(NaturalNews) The recent landmark ruling against drug giant GlaxoSmithKline (GSK), which as we recently reported led to a massive criminal fine of more than $3 billion and a guilty plea by the company of committing felony crimes (http://www.naturalnews.com/036499_Glaxo_whistleblower_bribery.html), was followed by an apology from GSK Vice President of Marketing "Sir" Andrew Witty for the company's "past" failures. But according to whistleblower Gregory Thorpe, the apology is meaningless, as Witty had been working for GSK during the years when the company was proven to have been engaged in illegal activity, and was more than likely involved in it.
Not only that, but Thorpe was the one punished by GSK for coming forward with the truth, a retribution that he has had to sustain for more than a decade, while Witty was recently "knighted" by the U.K. government for his supposed service to the British economy and pharmaceutical industry. If anything, Witty's ridiculous apology is nothing more than a lame attempt at shifting blame from himself to supposed "past" scapegoats, all the while claiming that GSK is now a new company that operates honestly.
Thorpe; however, says that he and Blair Hamrick were the ones that tried to change GSK for the better by coming forward with evidence that the pharmaceutical giant was engaged in a massive criminal enterprise that involved illegally marketing drugs, bribing doctors, and drugging children. And rather than change, the corrupt-to-the-core leadership team at GSK, which included Witty, put Thorpe and his family through years of hell for exposing the truth.
"[Witty] calls [the corruption] echoes of the past, another era, another company, yet he was there," wrote Thorpe in the comment section of a recent article on the GSK scandal published by the U.K.'s Yorkshire Post (YP). Like most other mainstream reports on the GSK scandal, YP glosses over Witty's potential involvement in the GSK scandal, and all the corresponding unanswered questions, and seems to accept his apology as valid and sufficient.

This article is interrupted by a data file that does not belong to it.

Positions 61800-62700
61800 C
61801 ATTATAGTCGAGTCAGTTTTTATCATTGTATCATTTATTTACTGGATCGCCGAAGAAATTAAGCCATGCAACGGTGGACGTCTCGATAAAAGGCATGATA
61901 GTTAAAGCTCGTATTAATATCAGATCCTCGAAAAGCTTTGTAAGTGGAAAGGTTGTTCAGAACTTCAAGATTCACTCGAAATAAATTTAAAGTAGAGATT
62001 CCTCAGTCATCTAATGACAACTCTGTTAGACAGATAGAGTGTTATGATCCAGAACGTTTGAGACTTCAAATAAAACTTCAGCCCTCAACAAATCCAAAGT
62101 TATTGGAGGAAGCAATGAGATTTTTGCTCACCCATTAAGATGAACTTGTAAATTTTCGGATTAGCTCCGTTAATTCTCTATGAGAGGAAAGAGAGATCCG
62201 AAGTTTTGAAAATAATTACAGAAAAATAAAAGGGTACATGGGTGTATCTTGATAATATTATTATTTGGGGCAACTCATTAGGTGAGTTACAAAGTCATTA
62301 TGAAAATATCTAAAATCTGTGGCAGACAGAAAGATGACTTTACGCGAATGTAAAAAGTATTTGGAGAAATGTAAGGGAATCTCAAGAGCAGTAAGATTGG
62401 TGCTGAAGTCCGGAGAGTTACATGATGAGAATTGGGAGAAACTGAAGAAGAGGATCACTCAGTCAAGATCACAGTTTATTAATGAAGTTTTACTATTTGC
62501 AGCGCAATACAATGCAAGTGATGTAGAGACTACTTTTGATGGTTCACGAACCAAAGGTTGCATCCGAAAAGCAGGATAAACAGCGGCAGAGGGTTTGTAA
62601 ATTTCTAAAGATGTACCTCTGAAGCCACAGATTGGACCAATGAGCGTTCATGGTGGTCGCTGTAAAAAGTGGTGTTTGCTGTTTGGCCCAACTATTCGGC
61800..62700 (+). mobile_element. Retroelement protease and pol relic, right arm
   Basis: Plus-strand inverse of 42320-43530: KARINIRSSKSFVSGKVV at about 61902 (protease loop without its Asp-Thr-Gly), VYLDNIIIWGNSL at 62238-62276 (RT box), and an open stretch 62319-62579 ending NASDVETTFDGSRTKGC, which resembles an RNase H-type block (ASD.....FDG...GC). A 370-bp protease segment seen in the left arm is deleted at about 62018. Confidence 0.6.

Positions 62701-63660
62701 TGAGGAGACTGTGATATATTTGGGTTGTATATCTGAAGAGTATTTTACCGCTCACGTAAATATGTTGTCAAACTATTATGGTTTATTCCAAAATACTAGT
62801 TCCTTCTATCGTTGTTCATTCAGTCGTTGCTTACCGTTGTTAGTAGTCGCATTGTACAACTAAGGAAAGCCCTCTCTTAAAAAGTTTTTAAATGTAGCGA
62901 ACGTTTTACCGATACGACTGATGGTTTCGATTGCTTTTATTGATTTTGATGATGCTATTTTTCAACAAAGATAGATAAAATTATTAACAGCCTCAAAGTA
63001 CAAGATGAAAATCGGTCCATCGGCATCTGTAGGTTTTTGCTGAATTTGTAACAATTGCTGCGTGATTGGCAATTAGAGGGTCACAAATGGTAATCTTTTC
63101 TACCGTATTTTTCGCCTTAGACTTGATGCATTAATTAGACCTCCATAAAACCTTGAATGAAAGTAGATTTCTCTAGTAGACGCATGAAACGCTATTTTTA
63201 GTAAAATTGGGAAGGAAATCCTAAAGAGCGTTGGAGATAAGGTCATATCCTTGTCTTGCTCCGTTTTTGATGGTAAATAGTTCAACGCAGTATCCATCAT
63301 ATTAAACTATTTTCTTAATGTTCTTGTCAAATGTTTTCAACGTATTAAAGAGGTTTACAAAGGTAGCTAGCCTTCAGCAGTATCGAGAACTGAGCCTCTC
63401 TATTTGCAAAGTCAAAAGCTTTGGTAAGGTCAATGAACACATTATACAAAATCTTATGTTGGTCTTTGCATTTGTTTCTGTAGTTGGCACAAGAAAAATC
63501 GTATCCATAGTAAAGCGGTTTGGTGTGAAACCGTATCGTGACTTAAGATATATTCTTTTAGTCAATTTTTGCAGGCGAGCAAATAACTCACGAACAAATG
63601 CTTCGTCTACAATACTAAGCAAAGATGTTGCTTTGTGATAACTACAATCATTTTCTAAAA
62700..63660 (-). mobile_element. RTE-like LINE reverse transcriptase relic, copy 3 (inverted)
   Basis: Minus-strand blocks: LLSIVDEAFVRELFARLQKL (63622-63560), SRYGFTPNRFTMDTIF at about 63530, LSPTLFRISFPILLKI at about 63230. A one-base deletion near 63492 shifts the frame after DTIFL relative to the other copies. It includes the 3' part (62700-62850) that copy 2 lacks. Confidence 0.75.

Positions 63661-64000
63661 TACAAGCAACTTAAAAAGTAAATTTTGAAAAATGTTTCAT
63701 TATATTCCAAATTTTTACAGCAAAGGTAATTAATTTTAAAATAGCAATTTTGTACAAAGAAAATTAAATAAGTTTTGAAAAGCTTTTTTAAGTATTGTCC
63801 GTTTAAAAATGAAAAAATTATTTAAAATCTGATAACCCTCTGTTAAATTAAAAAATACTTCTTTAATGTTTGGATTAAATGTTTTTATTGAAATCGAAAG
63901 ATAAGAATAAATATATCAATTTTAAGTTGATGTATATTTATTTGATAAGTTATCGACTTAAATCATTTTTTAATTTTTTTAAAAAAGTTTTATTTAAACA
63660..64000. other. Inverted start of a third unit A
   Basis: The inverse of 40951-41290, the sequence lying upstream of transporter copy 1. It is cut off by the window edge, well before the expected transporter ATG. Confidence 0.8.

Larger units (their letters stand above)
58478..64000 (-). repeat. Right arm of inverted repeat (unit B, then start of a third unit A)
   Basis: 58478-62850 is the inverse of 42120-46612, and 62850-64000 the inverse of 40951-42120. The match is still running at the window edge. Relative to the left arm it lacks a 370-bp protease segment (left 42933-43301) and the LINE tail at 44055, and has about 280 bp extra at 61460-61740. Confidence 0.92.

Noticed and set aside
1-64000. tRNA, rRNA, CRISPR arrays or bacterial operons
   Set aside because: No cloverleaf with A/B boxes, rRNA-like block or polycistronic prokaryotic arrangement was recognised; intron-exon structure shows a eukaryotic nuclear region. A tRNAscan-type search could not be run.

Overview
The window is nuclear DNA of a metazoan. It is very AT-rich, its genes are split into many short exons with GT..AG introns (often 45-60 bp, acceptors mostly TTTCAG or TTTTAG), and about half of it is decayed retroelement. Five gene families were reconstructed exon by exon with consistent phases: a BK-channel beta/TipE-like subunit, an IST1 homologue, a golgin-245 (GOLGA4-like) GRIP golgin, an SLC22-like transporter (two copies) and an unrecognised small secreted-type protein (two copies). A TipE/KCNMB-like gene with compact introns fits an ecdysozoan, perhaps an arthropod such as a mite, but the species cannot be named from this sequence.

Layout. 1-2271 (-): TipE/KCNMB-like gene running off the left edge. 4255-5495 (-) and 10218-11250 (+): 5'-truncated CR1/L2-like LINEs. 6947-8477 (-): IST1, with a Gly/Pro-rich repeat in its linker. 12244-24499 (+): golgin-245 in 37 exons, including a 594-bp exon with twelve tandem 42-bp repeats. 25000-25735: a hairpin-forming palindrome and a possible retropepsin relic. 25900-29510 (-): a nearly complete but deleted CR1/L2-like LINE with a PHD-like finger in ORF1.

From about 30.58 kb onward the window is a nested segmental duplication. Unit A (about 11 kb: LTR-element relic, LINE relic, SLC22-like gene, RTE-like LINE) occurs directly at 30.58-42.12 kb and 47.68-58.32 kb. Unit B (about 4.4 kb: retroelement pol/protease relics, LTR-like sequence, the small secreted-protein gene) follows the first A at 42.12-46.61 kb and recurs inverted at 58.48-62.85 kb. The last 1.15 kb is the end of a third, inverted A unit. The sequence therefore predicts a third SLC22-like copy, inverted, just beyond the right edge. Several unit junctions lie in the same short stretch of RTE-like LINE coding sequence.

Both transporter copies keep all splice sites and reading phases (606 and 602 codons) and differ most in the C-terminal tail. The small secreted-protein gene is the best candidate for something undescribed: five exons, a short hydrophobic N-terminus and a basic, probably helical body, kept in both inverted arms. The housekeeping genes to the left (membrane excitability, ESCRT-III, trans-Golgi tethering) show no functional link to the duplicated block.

"Did he participate? Did he know? What did he know? Why did he not come forward? Why won't he answer these questions?" asks Thorpe about Witty's likely participation in the GSK scandal. "I blew the whistle, I was tossed out after 24 years with the company. I was terminated and retaliated against for the last 11 years ... GSK covered up their conduct, got caught, and now Witty is 'sorry'?"
"They took 11 years from me and my family suffered. I was blackballed in the pharmaceutical business. In the meantime, Witty was 'knighted.'"
$3 billion may seem like a lot, but it is nothing for a massive company like GSK
Even though it represents the largest criminal penalty in pharmaceutical history, the $3 billion fine levied against GSK is mere pocket change in the bigger picture of the company's overall financial assets and revenues. GSK openly admitted to engaging in a longstanding, organized criminal enterprise that likely cost thousands of people their lives -- does a measly $3 billion fine and a phony apology really serve justice in light of this?
According to the allegations originally filed by Thorpe and Hamrick against GSK, which the company has now pleaded guilty to, GSK's entire marketing strategy involved exploiting and defrauding government health programs; illegally promoting drugs for off-label uses that included marketing them to children; and bribing doctors to promote drugs to patients that did not need them in exchange for illicit kickbacks.
Since Witty held numerous high-level positions at GSK during the time in which the company was proven to have engaged in the most colossal criminal conspiracy yet unveiled in the pharmaceutical industry, he had to have, at the very least, been aware of what was going on at the company -- and more than likely, he was actively involved in it. But either way, Witty did not come forward and speak up about GSK's crimes, nor did he defend Thorpe and Hamrick in trying to turn the company around by exposing its corruption.
Instead, Thorpe and Hamrick made the decision to do the right thing by themselves, and consequently suffered years of torment by pharmaceutical big-wigs like Witty that continued to hide their company's evil deeds from the public. And now that the truth has been exposed in plain sight, Witty and his company are getting off scot-free with a canned apology and a relatively small, at least for GSK, financial penalty?